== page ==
The role of the father is changing in the 21st century household
American families face new challenges
Merdies Hayes | 6/15/2017, midnight
The American family is ever-changing. The “Modern Family,” if you will, finds fathers taking on a much more active role in caring for children in and out of the house.
The changing role of fathers has also introduced new challenges as dads juggle the competing demands of family and work. For example, fewer dads are the family’s sole breadwinner. Years ago it was the natural family dynamic that men would be out working and women would serve as homemakers and caretakers. No so anymore. The Pew Research Center took a look last year at the changing American family and found that, among couples rearing children under age 18, about one fourth comprise families where only the father works and roughly two-thirds are in dual-earner families. If you compare this finding with similar studies conducted 45 years ago, almost half of married couples with children under age 18 were in families where only the father worked.
“Bringing home the bacon” today
The phrase “bringing home the bacon” has changed dramatically over the past 50 years. In 1965, the average father spent about 2.5 hours each day taking care of children, compared to 10 hours for the mom. Today it’s about seven hours a day for fathers who may opt to remain at home while the mother takes on the professional work day. Back then, fathers could be counted on to spend about four hours each day doing housework, but jump ahead to 2017 and that time spent has increased to seven hours on the average. In an unexpected twist, however, the Pew study found a mixed public reaction about the changing role of the father. While only a small share of people (18 percent) believed that women should return to their “traditional” roles in society, “breadwinning” is still more often seen as a father’s role as opposed to the mother’s responsibility. About four-in-10 people surveyed (41 percent) said it was more important for the father to provide family income. Only 25 percent said the same for mothers. And while about three-quarters of respondents said having more women in the workplace has made it harder for parents to rear children, a majority (67 percent) said this scenario has made it much easier for families to live comfortably.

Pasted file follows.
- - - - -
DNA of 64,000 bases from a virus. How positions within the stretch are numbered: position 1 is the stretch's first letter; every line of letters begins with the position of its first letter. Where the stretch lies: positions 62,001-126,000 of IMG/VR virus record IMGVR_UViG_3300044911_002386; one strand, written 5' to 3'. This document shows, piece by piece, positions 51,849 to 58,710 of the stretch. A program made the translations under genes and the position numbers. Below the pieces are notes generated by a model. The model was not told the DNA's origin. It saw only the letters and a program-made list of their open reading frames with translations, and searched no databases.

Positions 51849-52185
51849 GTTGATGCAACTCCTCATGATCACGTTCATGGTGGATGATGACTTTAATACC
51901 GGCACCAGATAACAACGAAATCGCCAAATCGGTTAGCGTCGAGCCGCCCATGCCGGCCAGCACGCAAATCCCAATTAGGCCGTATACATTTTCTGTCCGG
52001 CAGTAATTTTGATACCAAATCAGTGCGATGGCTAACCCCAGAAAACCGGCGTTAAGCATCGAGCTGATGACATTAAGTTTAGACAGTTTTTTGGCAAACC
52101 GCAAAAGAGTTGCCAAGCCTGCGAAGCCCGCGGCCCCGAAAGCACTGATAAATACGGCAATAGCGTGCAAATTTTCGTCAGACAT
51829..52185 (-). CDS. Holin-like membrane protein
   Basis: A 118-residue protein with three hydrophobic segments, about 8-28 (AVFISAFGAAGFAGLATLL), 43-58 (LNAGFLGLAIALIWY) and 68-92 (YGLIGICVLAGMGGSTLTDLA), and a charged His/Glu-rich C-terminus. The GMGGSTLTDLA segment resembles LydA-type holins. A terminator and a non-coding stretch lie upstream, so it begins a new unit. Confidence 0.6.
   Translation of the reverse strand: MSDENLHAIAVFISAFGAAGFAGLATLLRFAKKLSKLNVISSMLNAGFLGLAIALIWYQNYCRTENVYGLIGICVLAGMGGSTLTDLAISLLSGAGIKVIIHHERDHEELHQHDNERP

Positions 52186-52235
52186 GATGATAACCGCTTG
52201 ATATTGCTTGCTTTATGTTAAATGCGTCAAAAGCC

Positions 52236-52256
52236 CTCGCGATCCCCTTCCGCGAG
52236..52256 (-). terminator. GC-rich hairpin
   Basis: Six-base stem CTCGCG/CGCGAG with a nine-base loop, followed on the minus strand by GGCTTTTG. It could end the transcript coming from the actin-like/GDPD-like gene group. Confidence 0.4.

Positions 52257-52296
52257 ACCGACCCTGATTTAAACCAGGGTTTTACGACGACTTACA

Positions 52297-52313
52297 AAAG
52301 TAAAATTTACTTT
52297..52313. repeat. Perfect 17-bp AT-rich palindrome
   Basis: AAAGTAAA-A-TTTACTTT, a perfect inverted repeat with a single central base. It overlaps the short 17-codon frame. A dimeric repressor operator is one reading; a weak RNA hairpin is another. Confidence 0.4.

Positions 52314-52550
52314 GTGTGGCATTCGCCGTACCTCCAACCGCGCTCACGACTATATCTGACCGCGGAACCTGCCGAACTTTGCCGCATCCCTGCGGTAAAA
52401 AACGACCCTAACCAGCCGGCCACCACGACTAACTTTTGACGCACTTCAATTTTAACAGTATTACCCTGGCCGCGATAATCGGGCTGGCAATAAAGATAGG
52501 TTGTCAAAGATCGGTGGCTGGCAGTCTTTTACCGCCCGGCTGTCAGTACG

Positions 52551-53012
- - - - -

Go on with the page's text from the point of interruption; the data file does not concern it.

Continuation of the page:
As the share of dual-income households has increased, the roles of mothers and fathers have begun to converge. Again, we go back 50 years to find father’s time being heavily concentrated in paid work, while mothers spent far more time on housework and childcare. Over the years, however, fathers have taken on more housework and childcare duties. In fact, they’ve more than doubled the time spent doing household chores and have nearly tripled the time spent with children since the early days of the Vietnam War.
More men dream of having a family
The old image of the stoic, “strong-as-a-rock” father is also changing. Today, both moms and dads equally believe (58 percent and 57 percent respectively) that parenting is extremely important to their identity as a person. At one time, it was only girls who dreamed of marriage and children. Now more fathers are admitting that they, too, held these childhood dreams. The “rewards” of parenting was also equally split among both spouses (52 percent for moms, 54 percent for dads) in that the positive expectations of rearing children had been largely realized. And when asked if parenting is “enjoyable all of the time,” you find that dads—and not moms—had a slightly more favorable response (46 percent to 41 percent respectively). These findings suggest that today’s dad may see his parenting responsibilities as more central to their identity than did their father or grandfather.